Thursday, May 19, 2016

Making the Sign of the Cross ( Church Etiquette )

A person looking around on a Sunday morning may notice that different people cross themselves at different times. To a certain extent, when to cross oneself is a matter of personal piety and not of dogma. However, there are times in the service when crossing oneself (thumb and first two fingers touching each other, third and fourth fingers folded into the palm: touching head first, to stomach, right shoulder to left) is called for:

To cross: when you hear one of the variations of the phrase “Father, Son, and Holy Spirit”; before venerating an icon, Gospel, or Cross; when blessed with an icon, Cross, Gospel, or Chalice; entering and exiting the temple; when passing before the Altar.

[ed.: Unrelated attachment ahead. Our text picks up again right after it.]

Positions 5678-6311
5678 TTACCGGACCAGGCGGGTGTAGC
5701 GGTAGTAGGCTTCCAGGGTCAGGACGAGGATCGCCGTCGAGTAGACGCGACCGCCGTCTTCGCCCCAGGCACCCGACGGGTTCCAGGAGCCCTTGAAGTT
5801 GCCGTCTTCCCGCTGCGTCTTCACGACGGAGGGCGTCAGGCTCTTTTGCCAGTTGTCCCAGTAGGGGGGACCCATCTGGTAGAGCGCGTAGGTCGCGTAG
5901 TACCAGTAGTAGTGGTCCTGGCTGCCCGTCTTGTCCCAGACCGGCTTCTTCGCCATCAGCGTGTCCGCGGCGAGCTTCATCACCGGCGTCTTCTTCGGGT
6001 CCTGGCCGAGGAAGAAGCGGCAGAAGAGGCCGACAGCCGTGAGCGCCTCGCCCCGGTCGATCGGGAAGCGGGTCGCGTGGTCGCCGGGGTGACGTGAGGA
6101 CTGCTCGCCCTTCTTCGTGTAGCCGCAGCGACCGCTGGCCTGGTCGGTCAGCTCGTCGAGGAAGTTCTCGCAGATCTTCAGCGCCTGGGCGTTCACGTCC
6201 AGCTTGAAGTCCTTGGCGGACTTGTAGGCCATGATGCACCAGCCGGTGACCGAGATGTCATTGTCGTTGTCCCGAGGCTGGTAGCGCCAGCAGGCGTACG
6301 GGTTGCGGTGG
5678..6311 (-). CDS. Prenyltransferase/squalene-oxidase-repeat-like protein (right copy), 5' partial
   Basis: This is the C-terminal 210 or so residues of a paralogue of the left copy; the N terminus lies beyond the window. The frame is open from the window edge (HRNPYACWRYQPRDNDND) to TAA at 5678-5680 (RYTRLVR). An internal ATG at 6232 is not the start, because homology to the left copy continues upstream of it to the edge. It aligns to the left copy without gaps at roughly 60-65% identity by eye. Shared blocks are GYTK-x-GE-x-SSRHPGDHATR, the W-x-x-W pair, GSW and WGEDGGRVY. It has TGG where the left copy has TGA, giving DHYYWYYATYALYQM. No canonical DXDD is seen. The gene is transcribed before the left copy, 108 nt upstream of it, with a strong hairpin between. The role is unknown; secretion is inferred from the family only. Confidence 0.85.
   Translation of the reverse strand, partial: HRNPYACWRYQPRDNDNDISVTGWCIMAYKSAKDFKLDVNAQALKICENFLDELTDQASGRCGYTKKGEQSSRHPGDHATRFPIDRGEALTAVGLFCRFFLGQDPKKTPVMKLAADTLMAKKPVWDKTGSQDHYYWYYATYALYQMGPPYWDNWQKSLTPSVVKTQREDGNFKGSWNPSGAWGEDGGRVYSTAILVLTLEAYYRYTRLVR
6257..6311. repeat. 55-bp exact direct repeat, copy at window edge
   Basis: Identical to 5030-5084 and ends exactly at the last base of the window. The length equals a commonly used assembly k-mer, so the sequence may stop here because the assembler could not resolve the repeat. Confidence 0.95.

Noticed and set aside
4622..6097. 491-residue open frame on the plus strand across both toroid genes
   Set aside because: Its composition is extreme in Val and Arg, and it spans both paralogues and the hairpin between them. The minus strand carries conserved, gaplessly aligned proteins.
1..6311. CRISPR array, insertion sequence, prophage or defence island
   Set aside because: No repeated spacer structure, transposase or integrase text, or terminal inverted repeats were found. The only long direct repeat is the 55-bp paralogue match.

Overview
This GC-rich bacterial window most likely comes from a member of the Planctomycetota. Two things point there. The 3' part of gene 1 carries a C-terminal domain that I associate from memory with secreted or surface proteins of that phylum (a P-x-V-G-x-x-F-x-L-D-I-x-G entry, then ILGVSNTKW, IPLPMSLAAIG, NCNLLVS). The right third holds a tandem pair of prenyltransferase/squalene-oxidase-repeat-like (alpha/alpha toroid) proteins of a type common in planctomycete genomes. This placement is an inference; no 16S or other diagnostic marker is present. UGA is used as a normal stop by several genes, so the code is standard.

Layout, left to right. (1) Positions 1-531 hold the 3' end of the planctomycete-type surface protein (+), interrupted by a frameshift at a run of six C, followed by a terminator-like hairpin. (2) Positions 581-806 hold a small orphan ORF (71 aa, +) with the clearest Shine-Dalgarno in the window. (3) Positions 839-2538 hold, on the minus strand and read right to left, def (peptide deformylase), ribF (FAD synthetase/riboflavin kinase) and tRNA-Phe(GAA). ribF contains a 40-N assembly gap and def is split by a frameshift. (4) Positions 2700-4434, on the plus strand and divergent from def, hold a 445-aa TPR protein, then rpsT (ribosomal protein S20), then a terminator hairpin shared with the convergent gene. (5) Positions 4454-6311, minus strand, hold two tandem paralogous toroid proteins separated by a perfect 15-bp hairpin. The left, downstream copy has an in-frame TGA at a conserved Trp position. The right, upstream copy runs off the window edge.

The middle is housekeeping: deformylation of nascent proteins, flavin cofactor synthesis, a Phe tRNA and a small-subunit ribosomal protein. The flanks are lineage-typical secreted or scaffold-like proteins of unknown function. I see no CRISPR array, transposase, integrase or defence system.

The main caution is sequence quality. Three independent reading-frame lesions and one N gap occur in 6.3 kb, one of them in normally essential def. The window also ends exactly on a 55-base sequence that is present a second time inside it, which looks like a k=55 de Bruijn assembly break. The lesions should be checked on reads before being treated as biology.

Not to Cross: (only bowing of the head): when blessed with hand (as in “Peace be unto all”), or censed. In receiving a blessing from a bishop or priest one does not make the sign of the Cross beforehand. “In this way ought we to distinguish between reverence toward holy things and toward persons”.

Coming to Church late ( Church Etiquette )

Since this is entirely inappropriate, without due cause, for a Christian who has come to worship God, the point is moot. The same goes for leaving services early. Experience testifies that coming to Church late is more a matter of “habit” than circumstance: there are those who come late, and those who don't. Some rules of thumb: Those who arrive late should generally refrain from partaking of the Eucharist that day as “proper preparation” for Holy Communion assumes the ascetical effort of arriving on time service.